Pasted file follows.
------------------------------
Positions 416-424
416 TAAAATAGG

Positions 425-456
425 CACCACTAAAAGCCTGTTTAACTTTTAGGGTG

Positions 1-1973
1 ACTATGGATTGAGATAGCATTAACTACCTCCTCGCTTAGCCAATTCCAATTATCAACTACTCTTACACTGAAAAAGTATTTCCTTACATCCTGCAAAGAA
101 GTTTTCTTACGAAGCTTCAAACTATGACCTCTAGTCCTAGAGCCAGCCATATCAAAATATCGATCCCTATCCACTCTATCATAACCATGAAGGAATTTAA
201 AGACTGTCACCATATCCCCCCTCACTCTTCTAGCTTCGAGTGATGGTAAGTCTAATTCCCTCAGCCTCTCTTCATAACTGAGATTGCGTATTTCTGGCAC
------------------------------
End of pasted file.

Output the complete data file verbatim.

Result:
Positions 416-424
416 TAAAATAGG

Positions 425-456
425 CACCACTAAAAGCCTGTTTAACTTTTAGGGTG

Positions 1-1973
1 ACTATGGATTGAGATAGCATTAACTACCTCCTCGCTTAGCCAATTCCAATTATCAACTACTCTTACACTGAAAAAGTATTTCCTTACATCCTGCAAAGAA
101 GTTTTCTTACGAAGCTTCAAACTATGACCTCTAGTCCTAGAGCCAGCCATATCAAAATATCGATCCCTATCCACTCTATCATAACCATGAAGGAATTTAA
201 AGACTGTCACCATATCCCCCCTCACTCTTCTAGCTTCGAGTGATGGTAAGTCTAATTCCCTCAGCCTCTCTTCATAACTGAGATTGCGTATTTCTGGCAC